backtop


Print 80 comment(s) - last by AntDX316.. on May 21 at 4:13 AM


Jason Chen's sloppy iPhone breakdown damaged the prototype and may have added vandalism to the list of pending charges against him and other Gizmodo staffers.  (Source: Gawker Assets)
Vandalism and sale of trade secrets are two of the top charges that may be leveled against Gizmodo's staff

Gizmodo/Gawker employees Brian Lam and Jason Chen are embroiled in a mess over the fourth generation iPhone that they purchased and then tore apart.  Lam and Chen contend that the iPhone was merely lost and that they are innocent.  Apple, however reported the phone stolen.

Documents concerning the case and the search of Chen's house have been released in the form of an affidavit pertaining to the search of Chen's home.  The damning summary of the case comes on page 12, which reads:

Suspect Brian Hogan found or stole a prototype iPhone 4G that was accidentally left at a restaurant by Apple employee Robert "Gray" Powell. Hogan identified the owner of the phone as Apple Engineer Gray Powell through the contents of the phone and through Internet searches. Rather than return the prototype phone to Powell and/or Apple, Hogan subsequently sold the iPhone Jason Chen in Fremont for $5000. Upon receiving the stolen property, Chen disassembled the iPhone, thereby causing it to be damaged. Chen created copies of the iPhone prototype in the form of digital images and video, which were subsequently published on the Internet based magazine Gizmodo.com.

It's will be mighty hard for Gizmodo to dispute that, except perhaps for the phone's status being stolen.  However, Apple had reported the lost phone prototype stolen before Gizmodo found it.

Gizmodo's writers appear to have not been truthful about at least one significant detail of the incident.  In their coverage they claimed they bought the prototype for $5,000.  According to multiple accounts the real total was close to $10,000.  Detective Matthew Broad describes in the affidavit an interview with Katherine Martinson, roommate of Brian Hogan, the man who found and sold the phone:

Martinson said Hogan later showed her a camera box that contained $5000.00 in $100 US Treasury Notes. Hogan told her that the money was a result of selling the phone to Jason Chen. Martinson said Hogan told her he has received a total of $8500.00 the sale of the phone, but she is not sure of the source of the additional $2500.00. Martinson said Hogan also told her that he will receive a cash bonus from Gizmodo.com in July if and when Apple makes an official product announcement regarding the new iPhone.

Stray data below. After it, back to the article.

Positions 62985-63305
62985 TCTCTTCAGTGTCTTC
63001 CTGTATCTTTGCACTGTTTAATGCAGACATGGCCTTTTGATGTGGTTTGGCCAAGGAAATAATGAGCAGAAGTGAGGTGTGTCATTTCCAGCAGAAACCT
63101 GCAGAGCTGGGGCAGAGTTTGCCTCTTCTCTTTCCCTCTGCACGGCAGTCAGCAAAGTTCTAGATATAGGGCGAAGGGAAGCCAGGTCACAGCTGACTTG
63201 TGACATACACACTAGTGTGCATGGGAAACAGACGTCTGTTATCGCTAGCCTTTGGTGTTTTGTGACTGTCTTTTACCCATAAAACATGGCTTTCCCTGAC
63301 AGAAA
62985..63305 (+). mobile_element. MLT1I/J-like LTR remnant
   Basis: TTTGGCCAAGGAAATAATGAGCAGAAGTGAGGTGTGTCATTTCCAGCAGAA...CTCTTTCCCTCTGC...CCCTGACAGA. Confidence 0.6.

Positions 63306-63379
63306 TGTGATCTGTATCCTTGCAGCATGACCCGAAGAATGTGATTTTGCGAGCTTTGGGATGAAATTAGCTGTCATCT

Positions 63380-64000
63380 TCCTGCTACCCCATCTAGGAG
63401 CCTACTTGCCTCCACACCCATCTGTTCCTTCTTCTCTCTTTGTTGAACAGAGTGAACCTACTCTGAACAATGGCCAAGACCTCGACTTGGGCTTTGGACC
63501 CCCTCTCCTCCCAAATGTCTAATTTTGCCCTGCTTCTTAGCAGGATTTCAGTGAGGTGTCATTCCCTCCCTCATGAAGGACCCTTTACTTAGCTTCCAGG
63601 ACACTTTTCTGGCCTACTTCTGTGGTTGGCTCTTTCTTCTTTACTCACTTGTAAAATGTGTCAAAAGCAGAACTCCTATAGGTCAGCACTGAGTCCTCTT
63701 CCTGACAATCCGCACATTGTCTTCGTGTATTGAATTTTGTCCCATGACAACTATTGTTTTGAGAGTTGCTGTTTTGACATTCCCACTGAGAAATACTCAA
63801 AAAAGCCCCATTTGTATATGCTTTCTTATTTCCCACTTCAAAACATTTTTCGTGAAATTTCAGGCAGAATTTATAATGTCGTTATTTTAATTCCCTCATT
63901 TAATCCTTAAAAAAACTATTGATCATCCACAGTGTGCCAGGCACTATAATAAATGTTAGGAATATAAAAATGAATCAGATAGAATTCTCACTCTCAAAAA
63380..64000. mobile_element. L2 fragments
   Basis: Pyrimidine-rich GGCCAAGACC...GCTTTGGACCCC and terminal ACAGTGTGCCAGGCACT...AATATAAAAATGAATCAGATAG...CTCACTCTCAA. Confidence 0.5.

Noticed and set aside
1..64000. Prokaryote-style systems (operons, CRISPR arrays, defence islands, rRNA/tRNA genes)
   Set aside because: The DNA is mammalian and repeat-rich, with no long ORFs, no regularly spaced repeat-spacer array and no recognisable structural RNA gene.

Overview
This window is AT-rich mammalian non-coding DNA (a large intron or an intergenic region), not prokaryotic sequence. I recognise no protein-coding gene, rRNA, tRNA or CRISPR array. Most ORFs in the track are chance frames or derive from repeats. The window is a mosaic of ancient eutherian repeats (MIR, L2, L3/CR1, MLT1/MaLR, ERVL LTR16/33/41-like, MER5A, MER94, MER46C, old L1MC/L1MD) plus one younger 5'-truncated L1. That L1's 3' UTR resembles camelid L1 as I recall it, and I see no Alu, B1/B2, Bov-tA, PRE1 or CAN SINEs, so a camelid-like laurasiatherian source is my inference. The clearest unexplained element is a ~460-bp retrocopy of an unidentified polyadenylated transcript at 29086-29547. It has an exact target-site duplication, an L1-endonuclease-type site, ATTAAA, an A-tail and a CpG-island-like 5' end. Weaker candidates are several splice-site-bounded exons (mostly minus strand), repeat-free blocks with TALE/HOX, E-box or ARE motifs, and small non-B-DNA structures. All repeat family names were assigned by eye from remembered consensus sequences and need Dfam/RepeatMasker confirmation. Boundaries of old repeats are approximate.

(Note: There seem to be some discrepancies in Detective Broad's numbers, he probably meant $5,000 and $7,500; not $5,000 and $8,500.  The take home message, though, appears to be that Gizmodo paid more than the $5,000 they claimed.)

The affidavit also reveals:

Martinson said she and other friends attempted to talk Hogan out of selling the iPhone prototype on the basis that the sale would ruin the career of Robert "Gray" Powell (Apple engineer who lost the phone). Hogan's response to her was that it, "Sucks for him. He lost his phone. Shouldn't have lost his phone."

It also reveals that Hogan had an accomplice -- his roommate Thomas Warner.  Warner, who has a misdemeanor history, helped Hogan try to destroy evidence of the phone.  States the report:

Based upon the fact that Warner directly assisted Hogan with the removal and concealment of evidence directly related to this case, I believe it is highly likely that Warner was involved and or conspired with Hogan in the negotiation and subsequent sale of the prototype iPhone and that his efforts to conceal and or destroy the evidence as an indication of his consciousness of guilt. I also know that cellular devices like BlackBerries and iPhones function as small computing devices and that they maintain large quantities of data which include, but are not limited to call logs, email communications, system logs, GPS logs, text messages, applications, and Internet browsing history. Additionally, based upon my training and experience, I know that continued use of the devices can result in the deletion of data and or potential evidence on the phone.  Therefore, I seized the items as evidence.

Unfortunately, Warner and Hogan's attempts to hide or destroy the evidence were largely for naught, as the pair apparently had a change of heart and directed police to the evidence they had ditched.  The ditched items include stickers that identify the phone as an Apple prototype, a camera memory card, a USB memory stick, and a computer.

The affidavit also contains part of the email exchange between Brian Lam and Steve Jobs, in which Lam demands a letter of authenticity for the phone's safe return.  Jobs complied with the demand, according to the affidavit.

The affidavit indicates that Chen and/or others at